When per­sonal meets po­lit­i­cal

A re­mark­able book tack­les a fam­ily’s fate – and war crimes, writes Vivien Hor­ler

Weekend Argus (Sunday Edition) - - WORLD IN PICTURES -

MANY peo­ple have writ­ten ac­counts of their ex­pe­ri­ence of World War II or the Holo­caust, each story be­com­ing part of a mo­saic that con­trib­utes to a big­ger pic­ture of a time that tore the world apart.

What Philippe Sands has done in this ex­tra­or­di­nary book is to write an ac­count of his fam­ily’s ex­pe­ri­ences, but set in the wider con­text of the war and of the Nurem­berg Tri­bunal that fol­lowed.

This wide view en­ables him to write ad­join­ing sen­tences like: “The elderly liv­ing in Aus­tria or Ger­many would first be sent to an old peo­ple’s ghetto in There­sien­stadt. My great-grand­moth­ers Malke Buch­holz and Rosa Lan­des were among them.”

Sands is a pro­fes­sor of law at Univer­sity Col­lege Lon­don and has worked as an in­ter­na­tional lawyer in cases in­volv­ing the Congo, Yu­goslavia, Rwanda, Iraq and Guan­tanamo.

The sub-ti­tle of this book is On the Ori­gins of Geno­cide and Crimes against Hu­man­ity, terms that were first used in the Nurem­berg trial that fol­lowed the end of the war.

The trial was ground-break­ing, be­ing the first pros­e­cu­tion of a coun­try’s lead­ers for crimes against its own cit­i­zens.

While in the past in­ter­na­tional law had al­lowed a state to treat its na­tion­als as it wished, the court found that af­ter the hor­ror of

World War II, this was no longer ac­cept­able. Peo­ple’s fun­da­men­tal hu­man rights trumped those of the state.

The recog­nised rights of the in­di­vid­ual also ex­tended to the re­spon­si­bil­i­ties of the in­di­vid­ual, so that Ger­mans were un­able to hide be­hind the “just fol­low­ing or­ders” de­fence.

In the late 1990s, Sands was in­volved in the case brought against Au­gusto Pinochet, the for­mer pres­i­dent of Chile, who was ar­rested in Lon­don to face charges of geno­cide and crimes against hu­man­ity. This led to Sands be­ing in­vited to give a lec­ture in the Ukrainian town of Lviv on such work.

He ex­plains the dif­fer­ence in the charges: crimes against hu­man­ity are the killings of in­di­vid­u­als on a large scale, while geno­cide is the de­struc­tion of groups.

The in­vi­ta­tion of­fered him the chance to ex­plore how the two charges had de­vel­oped side by side in in­ter­na­tional law and also to travel to the town where his grand­fa­ther Leon Buch­holz had been born.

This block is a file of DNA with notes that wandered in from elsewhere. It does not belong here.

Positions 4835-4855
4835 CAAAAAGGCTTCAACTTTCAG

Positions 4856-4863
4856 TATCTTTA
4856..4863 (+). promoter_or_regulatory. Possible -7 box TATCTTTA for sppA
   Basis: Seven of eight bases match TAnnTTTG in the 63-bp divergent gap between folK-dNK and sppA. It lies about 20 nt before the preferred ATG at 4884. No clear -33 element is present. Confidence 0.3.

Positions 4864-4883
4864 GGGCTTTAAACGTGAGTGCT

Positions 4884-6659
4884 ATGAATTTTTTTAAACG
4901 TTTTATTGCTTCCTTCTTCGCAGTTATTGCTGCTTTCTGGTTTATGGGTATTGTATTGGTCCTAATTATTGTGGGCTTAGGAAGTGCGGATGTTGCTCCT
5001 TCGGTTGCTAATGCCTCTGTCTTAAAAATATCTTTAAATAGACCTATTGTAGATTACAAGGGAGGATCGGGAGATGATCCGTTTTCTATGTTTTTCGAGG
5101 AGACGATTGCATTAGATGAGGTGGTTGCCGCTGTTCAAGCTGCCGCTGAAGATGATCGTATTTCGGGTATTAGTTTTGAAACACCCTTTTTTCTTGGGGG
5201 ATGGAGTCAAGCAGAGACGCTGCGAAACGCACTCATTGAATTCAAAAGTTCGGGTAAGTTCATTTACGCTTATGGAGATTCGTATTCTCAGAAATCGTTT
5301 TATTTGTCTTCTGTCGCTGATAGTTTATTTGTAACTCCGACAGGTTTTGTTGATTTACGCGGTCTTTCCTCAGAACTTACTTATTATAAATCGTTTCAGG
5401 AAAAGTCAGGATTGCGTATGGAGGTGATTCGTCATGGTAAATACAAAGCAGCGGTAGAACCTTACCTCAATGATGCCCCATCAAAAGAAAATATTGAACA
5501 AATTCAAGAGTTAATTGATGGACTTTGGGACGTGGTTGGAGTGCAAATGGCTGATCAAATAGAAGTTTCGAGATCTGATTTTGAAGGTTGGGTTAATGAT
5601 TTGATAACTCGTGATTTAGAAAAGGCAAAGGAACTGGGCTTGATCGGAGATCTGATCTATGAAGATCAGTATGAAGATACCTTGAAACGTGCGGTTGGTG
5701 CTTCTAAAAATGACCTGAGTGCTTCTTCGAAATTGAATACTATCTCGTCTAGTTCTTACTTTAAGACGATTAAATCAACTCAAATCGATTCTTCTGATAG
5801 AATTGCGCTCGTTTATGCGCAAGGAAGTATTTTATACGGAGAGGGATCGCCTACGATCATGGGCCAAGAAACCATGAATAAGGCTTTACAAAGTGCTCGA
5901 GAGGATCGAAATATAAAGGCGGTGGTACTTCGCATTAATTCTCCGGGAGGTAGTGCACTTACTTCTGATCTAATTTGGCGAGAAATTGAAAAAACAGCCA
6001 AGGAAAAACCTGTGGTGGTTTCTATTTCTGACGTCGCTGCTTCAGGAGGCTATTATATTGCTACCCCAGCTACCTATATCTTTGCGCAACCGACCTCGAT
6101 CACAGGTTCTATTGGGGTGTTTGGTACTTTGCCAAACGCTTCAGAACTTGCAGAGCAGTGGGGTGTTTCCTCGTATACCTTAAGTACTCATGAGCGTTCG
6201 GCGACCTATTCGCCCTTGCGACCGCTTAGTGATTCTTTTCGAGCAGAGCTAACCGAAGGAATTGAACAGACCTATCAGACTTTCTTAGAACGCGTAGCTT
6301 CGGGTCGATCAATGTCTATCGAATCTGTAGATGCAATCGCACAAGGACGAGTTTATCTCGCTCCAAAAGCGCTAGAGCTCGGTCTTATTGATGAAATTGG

Be­fore World War I, Lviv was part of the Aus­troHun­gar­ian em­pire and known as Lem­berg.

Af­ter the war, it be­came part of newly in­de­pen­dent Poland, known as Lwów, un­til the out­break of World War II, when it was oc­cu­pied by the Sovi­ets un­der the name of Lvov.

In 1941, the Ger­mans took the city and re­named it Lem­berg, only for it to be­come Lviv, as part of Ukraine af­ter the war.

Dur­ing WWI, Sands’s Jewish grand­fa­ther Buch­holz was 10 when the fam­ily left the city for Vi­enna af­ter the death of his brother and fa­ther.

An­other char­ac­ter around whose life this story is wo­ven is that of Her­sch Lauter­pacht, a Jewish, later Bri­tish-based pro­fes­sor of in­ter­na­tional law whose fam­ily moved to Lem­berg in 1911.

The charge of “crimes against hu­man­ity” was part of his con­tri­bu­tion to the Nurem­burg trial.

Rafael Lemkin, a Jewish pros­e­cu­tor and lawyer, who moved to Lwów in 1921, had in­tro­duced the charge of “geno­cide” to Nurem­berg.

The fi­nal ma­jor char­ac­ter of this story is that of the Ger­man Hans Frank, Hitler’s for­mer lawyer who, in 1939, be­came the Fuhrer’s rep­re­sen­ta­tive in Ger­man-oc­cu­pied Poland. It was on his watch that mil­lions of peo­ple were sent to the gas cham­bers. Frank was one of the 21 de­fen­dants at Nurem­berg.

There is so much to say about this book, the wider sto­ries and the per­sonal sto­ries like that of Ruth, Sands’s mother who, aged 1, was es­corted from Ger­man-held Vi­enna to Paris in the early years of World War II by an English mis­sion­ary called

Miss Tilney. Or that of Inka, Lauter­pacht’s niece, who as a 12-year- old saw her par­ents taken by the Ger­mans in Lem­berg and who sur­vived the war by shel­ter­ing in a Catholic con­vent, af­ter the nuns in­sisted on bap­tis­ing her.

There is the in­for­ma­tion pre­served in Frank’s di­aries de­tail­ing his “achieve­ments” in rid­ding Poland of Jews and other “un­de­sir­ables” that he took with him when he fled back to Ger­many af­ter the Sovi­ets reached Krakow and which formed the ba­sis of the Nurem­berg pros­e­cu­tion against him.

There is also the ex­pe­ri­ence Sands un­der­goes to find out the heart­break­ing truth of what hap­pened to his fam­ily in the war years. His painstak­ing re­search in­cluded meet­ing the sons of Lauter­pacht and of Frank.

Then there is the big­ger pic­ture of the de­ci­sion taken by the Al­lies, in 1942, against a back­ground of re­ports of ter­ri­ble atroc­i­ties in Ger­manoc­cu­pied ter­ri­to­ries, to make pun­ish­ment for war crimes an of­fi­cial aim of the war.

Much of what emerges is echoed in my mind in the South Africa of the apartheid years – the idea that what peo­ple were do­ing was all right be­cause it was le­gal, in terms of gov­ern­ment leg­is­la­tion, al­though not le­git­i­mate in the eyes of the world.

A recog­ni­tion of in­di­vid­ual hu­man rights in the late

1940s led to the gath­er­ing of in­ter­na­tional out­rage against apartheid that even­tu­ally saw it over­turned.

East West Street is per­sonal and po­lit­i­cal, a fas­ci­nat­ing and sober­ing read.

This and other reviews by Hor­ler can be found on www. the­bookspage.co.za.

The Nurem­berg Tri­bunal marked a change in the way states were al­lowed to treat their cit­i­zens.

Her­sch Lauter­pacht

Hans Frank

Rafael Lemkin

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